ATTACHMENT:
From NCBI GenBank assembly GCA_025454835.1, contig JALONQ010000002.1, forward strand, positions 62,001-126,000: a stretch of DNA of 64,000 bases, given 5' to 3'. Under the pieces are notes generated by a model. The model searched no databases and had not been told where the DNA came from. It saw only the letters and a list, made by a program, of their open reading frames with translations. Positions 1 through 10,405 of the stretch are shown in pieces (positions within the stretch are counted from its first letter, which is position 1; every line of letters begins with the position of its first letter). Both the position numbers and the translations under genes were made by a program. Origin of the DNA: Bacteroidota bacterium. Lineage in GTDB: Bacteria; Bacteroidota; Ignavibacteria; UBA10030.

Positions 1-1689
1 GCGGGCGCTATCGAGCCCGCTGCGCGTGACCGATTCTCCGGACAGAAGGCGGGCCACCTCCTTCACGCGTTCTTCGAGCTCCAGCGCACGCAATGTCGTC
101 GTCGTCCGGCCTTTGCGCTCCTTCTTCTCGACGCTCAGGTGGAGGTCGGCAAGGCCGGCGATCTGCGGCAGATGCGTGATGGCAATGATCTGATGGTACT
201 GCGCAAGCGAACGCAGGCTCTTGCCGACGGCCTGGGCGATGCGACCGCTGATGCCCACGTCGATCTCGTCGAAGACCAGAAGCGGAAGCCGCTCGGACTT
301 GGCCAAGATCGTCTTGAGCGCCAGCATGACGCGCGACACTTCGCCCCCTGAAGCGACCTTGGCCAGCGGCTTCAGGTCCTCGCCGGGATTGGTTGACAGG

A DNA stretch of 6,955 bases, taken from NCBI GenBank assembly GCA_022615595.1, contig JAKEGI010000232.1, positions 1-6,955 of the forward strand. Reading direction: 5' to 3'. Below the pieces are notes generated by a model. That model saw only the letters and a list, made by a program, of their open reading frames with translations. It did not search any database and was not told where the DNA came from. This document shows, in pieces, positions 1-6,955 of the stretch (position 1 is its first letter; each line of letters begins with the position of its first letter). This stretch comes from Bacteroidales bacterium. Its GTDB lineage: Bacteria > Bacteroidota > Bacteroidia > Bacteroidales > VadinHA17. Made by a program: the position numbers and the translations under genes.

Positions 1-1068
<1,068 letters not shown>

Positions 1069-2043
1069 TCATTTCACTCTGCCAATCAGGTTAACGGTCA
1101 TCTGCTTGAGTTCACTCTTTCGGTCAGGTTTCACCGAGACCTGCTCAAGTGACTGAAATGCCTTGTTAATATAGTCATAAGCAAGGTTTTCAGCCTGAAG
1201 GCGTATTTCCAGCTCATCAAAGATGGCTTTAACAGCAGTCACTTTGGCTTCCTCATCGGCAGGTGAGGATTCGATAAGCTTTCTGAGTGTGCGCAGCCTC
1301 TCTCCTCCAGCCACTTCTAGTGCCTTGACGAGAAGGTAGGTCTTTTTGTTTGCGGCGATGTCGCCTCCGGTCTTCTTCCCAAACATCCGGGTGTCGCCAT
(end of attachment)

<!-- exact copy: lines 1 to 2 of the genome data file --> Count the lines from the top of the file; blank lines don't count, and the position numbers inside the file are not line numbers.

From NCBI GenBank assembly GCA_025454835.1, contig JALONQ010000002.1, forward strand, positions 62,001-126,000: a stretch of DNA of 64,000 bases, given 5' to 3'. Under the pieces are notes generated by a model. The model searched no databases and had not been told where the DNA came from. It saw only the letters and a list, made by a program, of their open reading frames with translations. Positions 1 through 10,405 of the stretch are shown in pieces (positions within the stretch are counted from its first letter, which is position 1; every line of letters begins with the position of its first letter). Both the position numbers and the translations under genes were made by a program. Origin of the DNA: Bacteroidota bacterium. Lineage in GTDB: Bacteria; Bacteroidota; Ignavibacteria; UBA10030.

Positions 1-1689